Who Dumped Momma from the Plane?

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Airport wheelchair
Who is responsible if a disabled traveler is injured while being pushed through the airport in a wheelchair? It depends on the situation.

When an elderly parent or disabled family member is traveling through the major international airports, and there is an accident resulting in injuries or a worsening of an underlying condition, who is responsible?

At most airports there are people who push wheelchairs through the “sterile area” of the terminal.  Sometimes, they are wearing uniforms that match the airlines (e.g., United, American, Delta, etc.).  Other times, however, it appears their uniforms are from a completely different company.

If one of these wheelchair attendants makes an unsafe decision, is careless in pushing one of your family members or travel companions, is it the airline’s responsibility?  Will the company that employs the wheelchair attendant be ultimately liable?  Or is it the Airport Authority on whose property the accident occurred who must pay for the losses?  Is it some combination of the above?

If the accident occurs at the curb, the company that employs the wheelchair attendant may be the responsible party.  Once inside the sterile area of the terminal, or out on the Air Operations Area (“AOA”), then the traveler is presumed to be in the course of his or her trip, and if he or she has a ticket with a particular airline, that airline may ultimately be the responsible party.

Many international airports have indemnification agreements and other contracts that basically say, “if we are sued because someone is injured during a trip, and brings a lawsuit, the airline must pay for our attorney fees, legal expenses, and potentially a verdict.”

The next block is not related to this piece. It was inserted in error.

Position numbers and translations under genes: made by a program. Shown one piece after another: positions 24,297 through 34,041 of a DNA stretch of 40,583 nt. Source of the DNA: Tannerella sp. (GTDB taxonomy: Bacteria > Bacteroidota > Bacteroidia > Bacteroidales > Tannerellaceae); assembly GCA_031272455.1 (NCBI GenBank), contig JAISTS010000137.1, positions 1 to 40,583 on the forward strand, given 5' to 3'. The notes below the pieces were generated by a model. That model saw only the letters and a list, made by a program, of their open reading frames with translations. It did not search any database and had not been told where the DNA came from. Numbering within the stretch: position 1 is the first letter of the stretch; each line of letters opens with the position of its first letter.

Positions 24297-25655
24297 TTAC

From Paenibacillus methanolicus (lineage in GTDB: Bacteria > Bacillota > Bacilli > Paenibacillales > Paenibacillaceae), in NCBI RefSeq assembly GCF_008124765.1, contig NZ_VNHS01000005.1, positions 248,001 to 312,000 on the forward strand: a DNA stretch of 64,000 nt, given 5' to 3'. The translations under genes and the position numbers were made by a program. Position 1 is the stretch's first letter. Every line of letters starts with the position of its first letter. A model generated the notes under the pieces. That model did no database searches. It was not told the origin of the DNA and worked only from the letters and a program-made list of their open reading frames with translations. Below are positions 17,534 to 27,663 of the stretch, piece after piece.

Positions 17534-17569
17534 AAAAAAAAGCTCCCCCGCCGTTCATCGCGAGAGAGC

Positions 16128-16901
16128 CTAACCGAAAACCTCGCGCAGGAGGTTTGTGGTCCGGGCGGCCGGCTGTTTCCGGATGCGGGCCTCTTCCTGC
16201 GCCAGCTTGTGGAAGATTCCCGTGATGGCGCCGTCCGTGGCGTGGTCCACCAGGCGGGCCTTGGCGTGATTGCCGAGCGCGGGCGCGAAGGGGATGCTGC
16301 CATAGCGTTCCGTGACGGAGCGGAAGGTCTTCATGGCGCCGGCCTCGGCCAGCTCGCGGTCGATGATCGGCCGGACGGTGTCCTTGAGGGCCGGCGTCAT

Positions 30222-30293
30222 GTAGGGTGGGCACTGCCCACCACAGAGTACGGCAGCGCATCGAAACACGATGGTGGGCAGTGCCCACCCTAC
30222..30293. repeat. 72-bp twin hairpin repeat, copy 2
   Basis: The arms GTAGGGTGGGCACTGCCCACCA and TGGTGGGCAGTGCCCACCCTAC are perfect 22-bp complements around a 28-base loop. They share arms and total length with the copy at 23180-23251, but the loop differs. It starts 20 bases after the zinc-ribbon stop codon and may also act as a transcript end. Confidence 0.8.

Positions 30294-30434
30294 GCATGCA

This is because airlines are considered a “common carrier,” and common carriers owe their customers — the traveler — the highest duty of care.  This is the same as the legal duty required of a public bus, train, or other conveyance for hire.  So in cases handled by the Herndon Virginia airport injury law firm Abrams Landau, the airline with which the injured family member has a ticket, as well as the company employing the wheelchair attendants, are named in a lawsuit. The Airport Authority may be named, but as mentioned above, usually there is an indemnification or other contract in place to release them of responsibility.

If you or someone you care for has been harmed while traveling to or in an airport terminal, getting on or off an airplane, or injured while flying in a jet, please contact us at Abrams Landau, Ltd. by email or phone (703-796-9555).